What just happened? While this doesn’t necessarily have a huge impact on customers, this may be more of a win for Microsoft to get more businesses to use its enterprise business tools. GameStop will get the benefit of streamlined business processes and tools but it probably won’t help with getting more customers in the door.
Struggling gaming retail outlet GameStop announced a “multi-year strategic partnership” with Microsoft. The deal largely centers around GameStop’s back-end systems and doesn’t have much customer impact. Still, this deal is important to Microsoft as it closed its own retail stores earlier this year.
Under the deal, GameStop will adopt Microsoft’s solutions for business operations such as Dynamics 365, Microsoft’s cloud-based business and customer data platform. Internally, the company will also switch to Microsoft 365, which includes all of Microsoft’s enterprise collaboration tools such as Office and Teams. GameStop’s in-store associates will also be issued Surface devices for freedom of movement around the store.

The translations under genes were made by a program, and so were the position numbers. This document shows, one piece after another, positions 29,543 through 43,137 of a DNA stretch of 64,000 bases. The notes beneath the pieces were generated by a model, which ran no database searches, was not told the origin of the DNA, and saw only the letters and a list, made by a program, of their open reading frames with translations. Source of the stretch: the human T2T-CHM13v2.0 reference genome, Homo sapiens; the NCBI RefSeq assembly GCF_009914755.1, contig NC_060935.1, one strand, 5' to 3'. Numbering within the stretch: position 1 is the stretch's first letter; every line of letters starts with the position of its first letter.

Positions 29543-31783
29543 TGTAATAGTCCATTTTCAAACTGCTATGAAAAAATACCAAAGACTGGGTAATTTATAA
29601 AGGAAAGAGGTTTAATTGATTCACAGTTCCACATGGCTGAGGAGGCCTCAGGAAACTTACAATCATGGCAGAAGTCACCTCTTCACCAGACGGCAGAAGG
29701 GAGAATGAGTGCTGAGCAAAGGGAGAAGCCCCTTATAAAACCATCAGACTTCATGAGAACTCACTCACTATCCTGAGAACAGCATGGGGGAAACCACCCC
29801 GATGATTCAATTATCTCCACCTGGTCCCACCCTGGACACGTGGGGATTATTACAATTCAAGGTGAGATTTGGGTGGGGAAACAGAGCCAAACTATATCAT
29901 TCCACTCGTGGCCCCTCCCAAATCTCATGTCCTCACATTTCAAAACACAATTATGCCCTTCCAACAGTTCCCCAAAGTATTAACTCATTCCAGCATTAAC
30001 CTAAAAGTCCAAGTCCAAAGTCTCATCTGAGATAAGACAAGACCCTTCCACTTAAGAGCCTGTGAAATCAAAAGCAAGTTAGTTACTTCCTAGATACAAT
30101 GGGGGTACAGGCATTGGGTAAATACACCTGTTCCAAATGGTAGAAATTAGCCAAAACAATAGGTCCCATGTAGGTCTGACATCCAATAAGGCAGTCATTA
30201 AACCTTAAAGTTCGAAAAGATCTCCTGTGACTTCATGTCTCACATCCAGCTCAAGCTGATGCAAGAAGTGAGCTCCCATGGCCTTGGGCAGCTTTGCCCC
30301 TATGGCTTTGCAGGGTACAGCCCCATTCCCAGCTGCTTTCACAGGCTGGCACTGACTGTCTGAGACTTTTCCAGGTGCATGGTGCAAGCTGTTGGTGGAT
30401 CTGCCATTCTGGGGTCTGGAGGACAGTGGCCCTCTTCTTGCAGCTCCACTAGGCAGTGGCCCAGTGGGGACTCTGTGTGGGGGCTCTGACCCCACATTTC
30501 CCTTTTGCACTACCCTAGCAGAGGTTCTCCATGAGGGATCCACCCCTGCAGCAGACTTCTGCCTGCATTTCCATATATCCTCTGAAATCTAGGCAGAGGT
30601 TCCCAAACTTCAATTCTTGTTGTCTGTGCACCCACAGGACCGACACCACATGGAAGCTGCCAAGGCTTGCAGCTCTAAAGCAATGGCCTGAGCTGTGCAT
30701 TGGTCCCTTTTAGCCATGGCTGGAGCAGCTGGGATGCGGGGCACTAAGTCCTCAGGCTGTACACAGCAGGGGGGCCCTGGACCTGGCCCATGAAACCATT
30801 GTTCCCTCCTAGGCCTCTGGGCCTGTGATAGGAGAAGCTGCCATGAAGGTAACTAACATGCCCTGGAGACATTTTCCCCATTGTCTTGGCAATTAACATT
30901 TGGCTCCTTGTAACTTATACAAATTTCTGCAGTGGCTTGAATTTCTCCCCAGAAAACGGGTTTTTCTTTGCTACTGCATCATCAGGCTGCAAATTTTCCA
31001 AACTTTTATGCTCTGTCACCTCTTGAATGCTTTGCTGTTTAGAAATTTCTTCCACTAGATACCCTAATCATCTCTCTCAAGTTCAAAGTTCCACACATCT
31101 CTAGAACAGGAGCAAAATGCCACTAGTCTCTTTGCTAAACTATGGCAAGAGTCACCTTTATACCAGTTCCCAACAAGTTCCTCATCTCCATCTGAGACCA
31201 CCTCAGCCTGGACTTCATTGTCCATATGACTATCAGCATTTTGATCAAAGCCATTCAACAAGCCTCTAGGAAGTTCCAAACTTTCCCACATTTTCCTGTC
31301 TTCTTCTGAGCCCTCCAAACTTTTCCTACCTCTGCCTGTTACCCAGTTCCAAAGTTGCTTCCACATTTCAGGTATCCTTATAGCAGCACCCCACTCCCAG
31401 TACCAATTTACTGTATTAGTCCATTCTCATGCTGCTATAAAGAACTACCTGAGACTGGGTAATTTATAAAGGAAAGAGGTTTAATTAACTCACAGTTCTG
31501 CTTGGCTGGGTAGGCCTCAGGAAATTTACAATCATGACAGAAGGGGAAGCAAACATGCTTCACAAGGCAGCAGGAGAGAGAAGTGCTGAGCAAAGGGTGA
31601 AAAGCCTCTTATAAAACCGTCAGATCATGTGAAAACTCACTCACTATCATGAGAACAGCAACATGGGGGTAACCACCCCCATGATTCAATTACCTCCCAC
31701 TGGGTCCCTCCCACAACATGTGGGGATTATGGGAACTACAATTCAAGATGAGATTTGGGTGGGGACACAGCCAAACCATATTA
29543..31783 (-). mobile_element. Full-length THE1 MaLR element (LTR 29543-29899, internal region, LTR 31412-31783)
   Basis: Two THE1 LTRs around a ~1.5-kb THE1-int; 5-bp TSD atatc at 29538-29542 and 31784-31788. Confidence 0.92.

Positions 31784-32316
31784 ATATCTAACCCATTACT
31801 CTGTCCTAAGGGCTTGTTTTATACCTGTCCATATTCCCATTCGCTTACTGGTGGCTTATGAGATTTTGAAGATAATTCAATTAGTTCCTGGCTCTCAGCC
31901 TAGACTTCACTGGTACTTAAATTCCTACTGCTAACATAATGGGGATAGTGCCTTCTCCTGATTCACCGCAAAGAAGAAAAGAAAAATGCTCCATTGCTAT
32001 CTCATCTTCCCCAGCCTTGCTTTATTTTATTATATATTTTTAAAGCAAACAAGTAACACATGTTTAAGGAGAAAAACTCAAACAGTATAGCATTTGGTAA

GameStop confirmed that it will be offering the Xbox All Access program that allows customers to pay for a new Xbox console with monthly payments over two years. All Access includes Xbox Live and Game Pass Ultimate (which itself includes cloud streaming). That bit of news is nothing new as Microsoft already offers All Access through other retail outlets such as Target, Walmart, and Best Buy.
GameStop has continued to struggle despite strong pre-orders for the next-gen consoles. The company reported record losses in 2018 and shut down its ThinkGeek online outlet.
Last year, they started piloting new in-store concepts in an attempt to salvage its traditional brick and mortar stores. The new concept would feature unique store layouts meant to get gamers to try new games and compete in local tournaments. That said, with both Microsoft and Sony releasing digital only versions of next-gen consoles, GameStop may continue to struggle with physical sales.
Image credit: Jonathan Weiss